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NA[IK)NAL AERONAUTICS AND SPACE ADMINISTRATION WASHINGTON D C 20546
TELS WO 7-4 1.', WO 1-40,,
FOR RELEASEt IMEDIATE
July 9, 1965
MARINER MARS ENCOUNTER
Page GENERALiNEWS RELEASE .................. 1
Mandate for Explorationr...............
Precidents, Records Set............... 4-5 What's Happened So F ............ a r 6 Objectives of Mission..............s.. 6-8 Attitude Held Firm...,..............8 Firm Lock on Canopus.................. 9
Lens Cover Removed...........
Ion Chamber Experiment Fails..........
Communications Record................. Mars Encounter .............
First Contact with Mars ...............
Occultation Experiment ................ 17-18 Geometry of Mariner IV Occultation by Mars ............................... 19 Playback of Pictures ... ...... 20 Mariner Project Team .................. 21-23 Mariner Scientific Experiments ........ 24
Mariner IV Log........................ 25-30
Chart of Mars......................... 15
NEV S E
RELEASE NO: 65-227
' NATIONAL AERONAUTICS AND SPAUL ADMINISTRATION WASHINGTON, D.C. 20546
TELS WO 2-4155
July 9, 1965
MARINER TO CLIMAX UNPRECEDENTED MARS MISSION JULY 14 Close inspection of the planet Mars by the United States Mariner IV spacecraft July 14 will bring to a climax an exploratory mission of unprecedented distance and complexity.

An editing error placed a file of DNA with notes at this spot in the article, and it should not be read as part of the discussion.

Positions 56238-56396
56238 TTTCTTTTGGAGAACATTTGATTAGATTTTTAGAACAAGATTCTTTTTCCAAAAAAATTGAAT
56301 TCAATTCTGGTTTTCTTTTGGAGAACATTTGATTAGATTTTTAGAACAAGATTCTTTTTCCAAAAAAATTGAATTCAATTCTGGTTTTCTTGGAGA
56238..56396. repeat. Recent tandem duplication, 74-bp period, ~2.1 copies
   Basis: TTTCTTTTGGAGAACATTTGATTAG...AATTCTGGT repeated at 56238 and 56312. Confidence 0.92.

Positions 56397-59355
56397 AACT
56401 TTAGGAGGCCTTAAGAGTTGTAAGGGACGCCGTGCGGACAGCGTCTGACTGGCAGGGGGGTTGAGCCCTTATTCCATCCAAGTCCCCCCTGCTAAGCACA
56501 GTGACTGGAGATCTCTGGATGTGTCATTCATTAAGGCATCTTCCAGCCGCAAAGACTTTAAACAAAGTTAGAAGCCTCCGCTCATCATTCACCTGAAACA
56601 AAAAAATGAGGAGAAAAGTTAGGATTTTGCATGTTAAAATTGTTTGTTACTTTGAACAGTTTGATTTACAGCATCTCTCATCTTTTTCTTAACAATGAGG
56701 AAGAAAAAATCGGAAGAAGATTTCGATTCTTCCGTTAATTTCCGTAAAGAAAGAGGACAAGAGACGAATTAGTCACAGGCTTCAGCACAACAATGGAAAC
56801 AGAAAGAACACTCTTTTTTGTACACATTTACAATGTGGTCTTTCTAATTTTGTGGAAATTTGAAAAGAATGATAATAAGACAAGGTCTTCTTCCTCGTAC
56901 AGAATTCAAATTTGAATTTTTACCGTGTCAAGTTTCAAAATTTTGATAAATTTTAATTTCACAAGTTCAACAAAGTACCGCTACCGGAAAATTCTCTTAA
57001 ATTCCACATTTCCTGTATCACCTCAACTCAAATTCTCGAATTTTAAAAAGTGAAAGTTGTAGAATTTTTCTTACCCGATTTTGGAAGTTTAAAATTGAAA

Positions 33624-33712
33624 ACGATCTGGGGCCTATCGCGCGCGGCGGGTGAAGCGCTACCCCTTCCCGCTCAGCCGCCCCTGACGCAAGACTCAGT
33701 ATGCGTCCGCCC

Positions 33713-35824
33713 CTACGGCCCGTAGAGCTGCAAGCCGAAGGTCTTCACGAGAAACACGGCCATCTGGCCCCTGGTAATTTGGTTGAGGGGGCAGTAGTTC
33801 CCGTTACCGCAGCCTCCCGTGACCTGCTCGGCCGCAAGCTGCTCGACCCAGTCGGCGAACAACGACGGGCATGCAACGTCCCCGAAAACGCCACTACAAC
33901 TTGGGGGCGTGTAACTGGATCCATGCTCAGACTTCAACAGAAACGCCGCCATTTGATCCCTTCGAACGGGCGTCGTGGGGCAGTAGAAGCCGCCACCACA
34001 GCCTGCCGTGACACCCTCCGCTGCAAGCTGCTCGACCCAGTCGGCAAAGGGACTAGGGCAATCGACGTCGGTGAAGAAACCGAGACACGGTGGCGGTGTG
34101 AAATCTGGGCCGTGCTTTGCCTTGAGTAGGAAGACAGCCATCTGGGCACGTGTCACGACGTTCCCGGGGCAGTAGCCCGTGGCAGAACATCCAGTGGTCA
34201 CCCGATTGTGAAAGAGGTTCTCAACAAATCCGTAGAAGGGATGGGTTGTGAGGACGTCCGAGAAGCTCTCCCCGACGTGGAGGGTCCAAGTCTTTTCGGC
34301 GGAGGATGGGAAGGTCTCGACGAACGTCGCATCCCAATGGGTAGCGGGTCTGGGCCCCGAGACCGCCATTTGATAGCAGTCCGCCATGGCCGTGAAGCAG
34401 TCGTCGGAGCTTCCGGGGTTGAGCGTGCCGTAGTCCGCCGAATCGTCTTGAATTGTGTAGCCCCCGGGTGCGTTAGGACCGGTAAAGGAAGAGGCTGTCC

Delicate, buc rugged, instruments which will have endured 228 days in space will act as the eyes of mnankind. They will
observe and measure interesting aspects of the red planet from a distance of within 5700 miles.
The closest that Mars and Earth ever come in their separate orbits around the Sun and the narrowest distance possible, once every 15 years, for ground-based telescopic observations is 35 million miles,
By the time of encounter, Space Administratton-
the national Aeronautics and
spacecraft will have 'Graveled 325 mil..ion
m±.es along a wide-swingi-Ing path designed to intersect the oroit cC Mars.
CONTINUOUS REPORTS Mile-by-mile along that 325-million-mile stretch, 1,ariner IV has reported back to Earth how it was functioning and wnat it was encountering in space. Since its launch from Cape
Kennedy, Fla., Nov. 28, 1964 Mariner IV has supplied scientists with millions of bits of information on such interplanetary phenomena as solar wind, cosmic dust, magnetic field- and radiation.
The straight-line distance of Mariner from Earth will be 1314 million wiles when the spacecraft passes near Mars.
UsefUl information from the historic mission was quick in Coming. On the first day of flight, Mariner IV detected
the shock wave produced by the solar wind on the Earth's magnetic field at a greater altitude than this -henomena had ever been observed before.